ANKARA, Turkey — Turkey’s most prominent defense and aerospace exhibition is set to showcase several indigenous Turkish systems to foreign buyers.

“New Turkish systems will dominate the show this year, with their producers seeking to win new export contracts,” a senior defense procurement official said of the International Defence Industry Fair taking place in Istanbul April 30-May 3. “New export deals will be the main motive for Turkish manufacturers.”

A Turkish defense analyst said this year’s show will highlight aerospace systems, including drones, a new fighter jet and an advanced jet trainer, plus naval systems and a locally made new-generation battle tank.

Turkey’s state-controlled defense entities Aselsan, a defense electronics specialist, and missile-maker Roketsan will be the leading exhibitors. Aselsan and Roketsan are co-partners in an ambitious program to build Turkey’s first long-range air and anti-missile defense system.

Over the past several years, Turkey’s local industry has sought to develop several armed and unarmed drone systems, as well as the country’s first indigenous fighter jet (TF-X), an advanced trainer jet (Hurkuş) and Turkey’s first indigenous tank (Altay).

In recent years, Turkey’s defense and aerospace industries reported an average export increase of 8 to 10 percent annually. Only in the past six years have defense and aerospace exports risen by 61 percent, while Turkey’s overall exports rose by 10.5 percent. Turkey’s defense and aerospace exports have risen from an annual $1.388 billion in 2013 to $2.035 billion in 2018. In January 2019 the sector reported $175 million worth of exports. This compares with sales growth from $5.076 billion in 2013 to $6.693 billion in 2017.

IDEF is expected to lure more than 900 local and foreign companies this year. Turkish officials also invited 144 foreign defense ministers and procurement officials as well as more than 400 foreign delegations.

In 2017, IDEF hosted 133 official delegations from 67 countries and 820 companies from 50 companies.

Recently, Turkish Aerospace Industries, which is the lead manufacturer on the TF-X and Hurkus programs, announced it will invest $181 million in a new composite plant, the world’s fourth-largest facility of its kind, in Kahramankazan near Ankara. TAI said it aims to meet 2 percent of the world’s overall aerial composite structures after its new plant becomes fully operational.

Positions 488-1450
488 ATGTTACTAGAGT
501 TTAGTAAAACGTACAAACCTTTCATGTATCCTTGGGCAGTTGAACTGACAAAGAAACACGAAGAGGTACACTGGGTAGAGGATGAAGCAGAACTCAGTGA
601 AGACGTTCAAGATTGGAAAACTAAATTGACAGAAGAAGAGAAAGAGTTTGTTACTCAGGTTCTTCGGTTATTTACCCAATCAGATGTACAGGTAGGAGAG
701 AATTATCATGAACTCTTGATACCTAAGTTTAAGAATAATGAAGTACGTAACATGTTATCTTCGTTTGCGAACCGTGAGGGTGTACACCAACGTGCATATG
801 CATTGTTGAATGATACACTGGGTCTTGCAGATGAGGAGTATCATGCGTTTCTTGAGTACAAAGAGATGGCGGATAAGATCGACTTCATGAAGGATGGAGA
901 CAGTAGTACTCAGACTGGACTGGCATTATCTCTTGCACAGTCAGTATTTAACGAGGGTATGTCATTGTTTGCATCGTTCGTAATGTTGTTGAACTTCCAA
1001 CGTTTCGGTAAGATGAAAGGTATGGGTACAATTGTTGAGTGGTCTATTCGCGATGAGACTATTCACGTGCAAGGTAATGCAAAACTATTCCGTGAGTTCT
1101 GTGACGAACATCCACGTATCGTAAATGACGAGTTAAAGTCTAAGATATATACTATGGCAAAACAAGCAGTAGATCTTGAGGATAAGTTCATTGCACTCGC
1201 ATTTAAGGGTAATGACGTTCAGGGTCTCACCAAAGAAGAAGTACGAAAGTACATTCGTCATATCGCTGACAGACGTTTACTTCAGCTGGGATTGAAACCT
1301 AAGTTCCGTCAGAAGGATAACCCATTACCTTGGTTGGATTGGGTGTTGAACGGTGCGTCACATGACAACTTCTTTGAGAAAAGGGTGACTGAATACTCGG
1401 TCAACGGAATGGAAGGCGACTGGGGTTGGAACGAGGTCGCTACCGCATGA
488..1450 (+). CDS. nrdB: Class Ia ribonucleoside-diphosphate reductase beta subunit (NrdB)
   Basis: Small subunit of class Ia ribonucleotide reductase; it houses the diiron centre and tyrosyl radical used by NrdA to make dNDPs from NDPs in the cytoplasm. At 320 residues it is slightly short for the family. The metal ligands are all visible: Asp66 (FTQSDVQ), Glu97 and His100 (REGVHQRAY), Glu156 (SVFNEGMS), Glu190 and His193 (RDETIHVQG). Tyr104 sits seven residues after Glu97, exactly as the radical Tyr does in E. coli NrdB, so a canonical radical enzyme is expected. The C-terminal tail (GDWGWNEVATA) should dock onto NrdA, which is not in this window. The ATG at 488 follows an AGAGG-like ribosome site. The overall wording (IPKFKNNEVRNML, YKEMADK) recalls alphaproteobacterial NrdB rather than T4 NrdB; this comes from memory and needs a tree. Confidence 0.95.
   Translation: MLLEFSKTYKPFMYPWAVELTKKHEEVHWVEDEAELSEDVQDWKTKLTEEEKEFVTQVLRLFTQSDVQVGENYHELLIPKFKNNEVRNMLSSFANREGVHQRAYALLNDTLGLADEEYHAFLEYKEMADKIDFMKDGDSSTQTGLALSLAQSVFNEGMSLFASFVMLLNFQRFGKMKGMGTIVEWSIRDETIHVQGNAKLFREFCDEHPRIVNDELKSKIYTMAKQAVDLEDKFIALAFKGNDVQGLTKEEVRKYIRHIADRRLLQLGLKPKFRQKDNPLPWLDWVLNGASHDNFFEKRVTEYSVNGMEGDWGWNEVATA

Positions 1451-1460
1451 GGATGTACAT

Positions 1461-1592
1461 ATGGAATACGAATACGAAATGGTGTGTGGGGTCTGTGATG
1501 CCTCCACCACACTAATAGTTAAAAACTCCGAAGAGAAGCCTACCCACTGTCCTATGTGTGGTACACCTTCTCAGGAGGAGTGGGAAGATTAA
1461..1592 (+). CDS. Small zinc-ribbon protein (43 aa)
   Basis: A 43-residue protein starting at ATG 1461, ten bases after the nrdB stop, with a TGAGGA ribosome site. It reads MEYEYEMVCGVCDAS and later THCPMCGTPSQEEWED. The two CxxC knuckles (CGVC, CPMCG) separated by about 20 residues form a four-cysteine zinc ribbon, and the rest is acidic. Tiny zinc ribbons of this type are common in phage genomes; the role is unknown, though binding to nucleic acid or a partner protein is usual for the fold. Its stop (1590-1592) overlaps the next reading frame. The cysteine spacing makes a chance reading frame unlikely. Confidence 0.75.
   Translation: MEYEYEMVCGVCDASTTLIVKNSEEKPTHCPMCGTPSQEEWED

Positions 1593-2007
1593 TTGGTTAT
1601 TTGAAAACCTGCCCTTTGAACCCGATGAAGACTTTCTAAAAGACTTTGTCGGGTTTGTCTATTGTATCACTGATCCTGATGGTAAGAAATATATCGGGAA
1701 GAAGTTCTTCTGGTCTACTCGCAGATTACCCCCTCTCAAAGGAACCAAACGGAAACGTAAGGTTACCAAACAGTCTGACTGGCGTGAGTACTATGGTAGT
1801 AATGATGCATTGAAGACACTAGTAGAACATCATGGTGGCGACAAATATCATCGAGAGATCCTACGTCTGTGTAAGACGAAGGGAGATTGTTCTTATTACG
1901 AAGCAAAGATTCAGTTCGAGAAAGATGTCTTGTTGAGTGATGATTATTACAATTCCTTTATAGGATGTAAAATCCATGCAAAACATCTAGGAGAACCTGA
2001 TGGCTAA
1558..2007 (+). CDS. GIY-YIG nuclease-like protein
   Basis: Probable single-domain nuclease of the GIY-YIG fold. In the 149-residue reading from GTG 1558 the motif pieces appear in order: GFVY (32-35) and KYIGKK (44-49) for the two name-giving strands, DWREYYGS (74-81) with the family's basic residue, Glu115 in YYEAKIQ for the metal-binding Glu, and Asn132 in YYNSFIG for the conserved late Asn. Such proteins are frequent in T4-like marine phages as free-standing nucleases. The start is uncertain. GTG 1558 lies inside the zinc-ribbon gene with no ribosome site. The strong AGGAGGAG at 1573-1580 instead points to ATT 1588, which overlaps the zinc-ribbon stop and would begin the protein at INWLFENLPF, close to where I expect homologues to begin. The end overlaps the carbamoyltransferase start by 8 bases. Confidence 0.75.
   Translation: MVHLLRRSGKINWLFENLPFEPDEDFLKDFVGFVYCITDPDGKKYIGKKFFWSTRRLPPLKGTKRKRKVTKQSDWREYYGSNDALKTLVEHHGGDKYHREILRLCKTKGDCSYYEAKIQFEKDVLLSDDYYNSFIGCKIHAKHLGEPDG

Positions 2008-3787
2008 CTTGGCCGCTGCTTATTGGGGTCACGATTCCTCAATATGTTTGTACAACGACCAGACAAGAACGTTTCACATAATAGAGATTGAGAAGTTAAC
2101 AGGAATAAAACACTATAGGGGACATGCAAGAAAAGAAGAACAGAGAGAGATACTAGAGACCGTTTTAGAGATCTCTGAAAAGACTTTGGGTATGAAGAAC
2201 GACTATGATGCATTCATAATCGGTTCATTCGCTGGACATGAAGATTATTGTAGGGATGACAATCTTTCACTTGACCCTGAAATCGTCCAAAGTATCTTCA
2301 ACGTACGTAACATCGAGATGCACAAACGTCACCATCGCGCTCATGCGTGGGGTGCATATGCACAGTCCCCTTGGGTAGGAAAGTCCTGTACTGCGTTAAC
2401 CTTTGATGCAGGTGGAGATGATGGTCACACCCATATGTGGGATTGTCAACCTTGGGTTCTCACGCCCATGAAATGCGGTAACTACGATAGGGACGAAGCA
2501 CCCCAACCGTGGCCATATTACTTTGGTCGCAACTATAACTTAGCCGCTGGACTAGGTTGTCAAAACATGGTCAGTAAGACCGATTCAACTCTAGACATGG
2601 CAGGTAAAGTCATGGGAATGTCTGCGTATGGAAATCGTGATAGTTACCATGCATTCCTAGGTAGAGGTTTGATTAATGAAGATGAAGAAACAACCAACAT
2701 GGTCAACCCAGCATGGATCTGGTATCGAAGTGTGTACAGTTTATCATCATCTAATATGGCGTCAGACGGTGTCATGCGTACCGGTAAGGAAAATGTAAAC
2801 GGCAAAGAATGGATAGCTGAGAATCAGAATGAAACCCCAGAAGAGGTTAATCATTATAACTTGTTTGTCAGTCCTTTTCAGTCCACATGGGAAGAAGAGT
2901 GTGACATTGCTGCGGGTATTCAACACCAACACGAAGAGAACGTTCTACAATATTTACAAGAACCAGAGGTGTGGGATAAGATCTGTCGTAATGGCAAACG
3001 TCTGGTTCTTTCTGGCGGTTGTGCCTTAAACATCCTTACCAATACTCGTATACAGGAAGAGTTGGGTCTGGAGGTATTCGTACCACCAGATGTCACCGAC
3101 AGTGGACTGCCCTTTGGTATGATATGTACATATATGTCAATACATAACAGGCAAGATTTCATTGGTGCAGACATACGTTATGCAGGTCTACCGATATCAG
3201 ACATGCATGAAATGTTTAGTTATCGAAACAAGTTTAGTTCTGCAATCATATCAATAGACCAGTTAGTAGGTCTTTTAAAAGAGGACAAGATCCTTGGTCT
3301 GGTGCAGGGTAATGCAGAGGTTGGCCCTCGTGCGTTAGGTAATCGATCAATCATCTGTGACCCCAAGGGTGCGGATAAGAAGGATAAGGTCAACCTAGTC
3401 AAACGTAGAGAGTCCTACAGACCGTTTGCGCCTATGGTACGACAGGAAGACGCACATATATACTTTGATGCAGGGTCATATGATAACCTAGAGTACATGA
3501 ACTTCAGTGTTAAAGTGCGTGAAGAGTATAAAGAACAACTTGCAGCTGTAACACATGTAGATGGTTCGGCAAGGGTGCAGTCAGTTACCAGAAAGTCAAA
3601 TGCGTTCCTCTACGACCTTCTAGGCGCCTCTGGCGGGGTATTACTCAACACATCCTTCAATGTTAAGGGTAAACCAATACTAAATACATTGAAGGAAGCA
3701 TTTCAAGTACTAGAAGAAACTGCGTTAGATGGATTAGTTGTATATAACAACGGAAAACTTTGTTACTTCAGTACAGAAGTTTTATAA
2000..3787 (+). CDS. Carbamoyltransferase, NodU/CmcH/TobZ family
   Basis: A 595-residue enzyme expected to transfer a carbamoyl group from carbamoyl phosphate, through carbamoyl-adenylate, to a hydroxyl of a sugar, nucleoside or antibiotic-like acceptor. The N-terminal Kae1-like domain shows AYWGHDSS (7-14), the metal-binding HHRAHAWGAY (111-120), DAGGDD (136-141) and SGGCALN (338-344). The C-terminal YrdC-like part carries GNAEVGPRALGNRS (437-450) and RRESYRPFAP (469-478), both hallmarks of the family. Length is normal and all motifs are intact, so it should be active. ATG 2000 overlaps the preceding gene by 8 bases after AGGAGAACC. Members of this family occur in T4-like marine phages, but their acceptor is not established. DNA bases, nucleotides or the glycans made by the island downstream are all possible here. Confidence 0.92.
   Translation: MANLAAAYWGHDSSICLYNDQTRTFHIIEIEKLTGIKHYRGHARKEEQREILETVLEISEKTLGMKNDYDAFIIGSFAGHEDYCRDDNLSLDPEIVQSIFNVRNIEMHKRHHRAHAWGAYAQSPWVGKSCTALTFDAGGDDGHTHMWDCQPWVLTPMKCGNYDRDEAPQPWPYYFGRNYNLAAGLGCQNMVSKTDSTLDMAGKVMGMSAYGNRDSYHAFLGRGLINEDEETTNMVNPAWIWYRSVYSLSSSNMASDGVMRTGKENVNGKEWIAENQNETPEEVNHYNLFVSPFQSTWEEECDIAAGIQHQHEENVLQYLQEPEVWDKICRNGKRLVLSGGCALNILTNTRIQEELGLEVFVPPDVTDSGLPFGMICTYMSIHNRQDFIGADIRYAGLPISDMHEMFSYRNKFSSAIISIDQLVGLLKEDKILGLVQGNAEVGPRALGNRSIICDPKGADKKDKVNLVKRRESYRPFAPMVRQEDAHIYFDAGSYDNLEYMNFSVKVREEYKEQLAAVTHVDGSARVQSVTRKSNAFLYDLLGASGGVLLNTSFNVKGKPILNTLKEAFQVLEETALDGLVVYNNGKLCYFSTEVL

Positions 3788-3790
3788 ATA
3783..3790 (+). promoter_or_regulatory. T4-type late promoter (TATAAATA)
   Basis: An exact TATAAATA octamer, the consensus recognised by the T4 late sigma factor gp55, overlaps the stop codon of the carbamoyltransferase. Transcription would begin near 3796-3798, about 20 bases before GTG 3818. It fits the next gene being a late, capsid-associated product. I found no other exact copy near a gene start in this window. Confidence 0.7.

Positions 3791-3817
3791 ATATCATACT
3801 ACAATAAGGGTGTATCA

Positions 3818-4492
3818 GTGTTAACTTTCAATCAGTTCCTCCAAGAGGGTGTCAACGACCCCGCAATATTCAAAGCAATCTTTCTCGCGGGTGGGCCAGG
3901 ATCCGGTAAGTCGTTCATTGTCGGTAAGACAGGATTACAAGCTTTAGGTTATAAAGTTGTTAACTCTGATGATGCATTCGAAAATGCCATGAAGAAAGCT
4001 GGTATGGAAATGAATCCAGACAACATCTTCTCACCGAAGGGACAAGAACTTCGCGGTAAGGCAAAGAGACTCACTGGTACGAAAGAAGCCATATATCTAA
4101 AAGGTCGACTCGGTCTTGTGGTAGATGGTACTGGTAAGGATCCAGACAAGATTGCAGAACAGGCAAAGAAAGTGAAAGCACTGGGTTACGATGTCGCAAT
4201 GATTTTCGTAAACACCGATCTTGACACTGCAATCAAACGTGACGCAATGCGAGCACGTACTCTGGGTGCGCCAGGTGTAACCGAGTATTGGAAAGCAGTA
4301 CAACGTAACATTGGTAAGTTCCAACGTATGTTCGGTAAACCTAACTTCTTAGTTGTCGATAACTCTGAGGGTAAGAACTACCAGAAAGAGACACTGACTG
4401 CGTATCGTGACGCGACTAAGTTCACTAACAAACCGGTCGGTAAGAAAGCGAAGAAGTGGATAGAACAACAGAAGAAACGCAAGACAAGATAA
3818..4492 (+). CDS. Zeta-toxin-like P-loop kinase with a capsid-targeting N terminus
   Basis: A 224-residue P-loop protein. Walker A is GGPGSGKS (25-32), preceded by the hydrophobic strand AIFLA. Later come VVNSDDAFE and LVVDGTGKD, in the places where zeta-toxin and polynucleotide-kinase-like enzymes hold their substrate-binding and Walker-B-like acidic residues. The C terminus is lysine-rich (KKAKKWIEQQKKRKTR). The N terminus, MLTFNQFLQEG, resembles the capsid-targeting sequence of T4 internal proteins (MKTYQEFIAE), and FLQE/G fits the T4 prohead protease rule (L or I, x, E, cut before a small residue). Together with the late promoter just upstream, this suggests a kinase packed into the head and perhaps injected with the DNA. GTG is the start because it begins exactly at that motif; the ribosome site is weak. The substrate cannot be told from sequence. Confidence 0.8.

IDEF is set to kick off amid a row between NATO allies Turkey and the United States over the former’s quest to deploy the Russian-made S-400 air defense system on its soil.

The U.S. has threatened to expel Turkey from the multinational Joint Strike Fighter program that builds the F-35 fighter jet. Turkey is a member of the consortium that builds the F-35, and the local industry could lose up to $10 billion if the country is kicked out of the program.

If Turkey accepts the S-400, “no F-35s will ever reach Turkish soil. And Turkish participation in the F-35 program, including manufacturing parts, repairing and servicing the fighters, will be terminated, taking Turkish companies out of the manufacturing and supply chain for the program,” wrote a group of bipartisan lawmakers from the Senate Armed Services Committee and Senate Foreign Relations Committee.

In addition Turkey has been aggressively marketing the T129, a helicopter gunship produced by TAI under license from the Italian-British firm AgustaWestland. Last year, Turkey signed a $1.5 billion deal with Pakistan to sell 30 T129s. It is also in talks with the Philippines for the sale of eight attack helicopters.

Those and other potentially successful export deals for the T129 could be blocked amid the U.S.-Turkey dispute if the U.S. denies export licenses to the Turkish manufacturer. The T129 is powered by two LHTEC T800-4A turboshaft engines. The T800-4A is an export version of the CTS800 engine. LHTEC, which makes the engine, is a joint venture between the American company Honeywell and the British firm Rolls-Royce.

Burak Ege Bekdil is the Turkey correspondent for Defense News.

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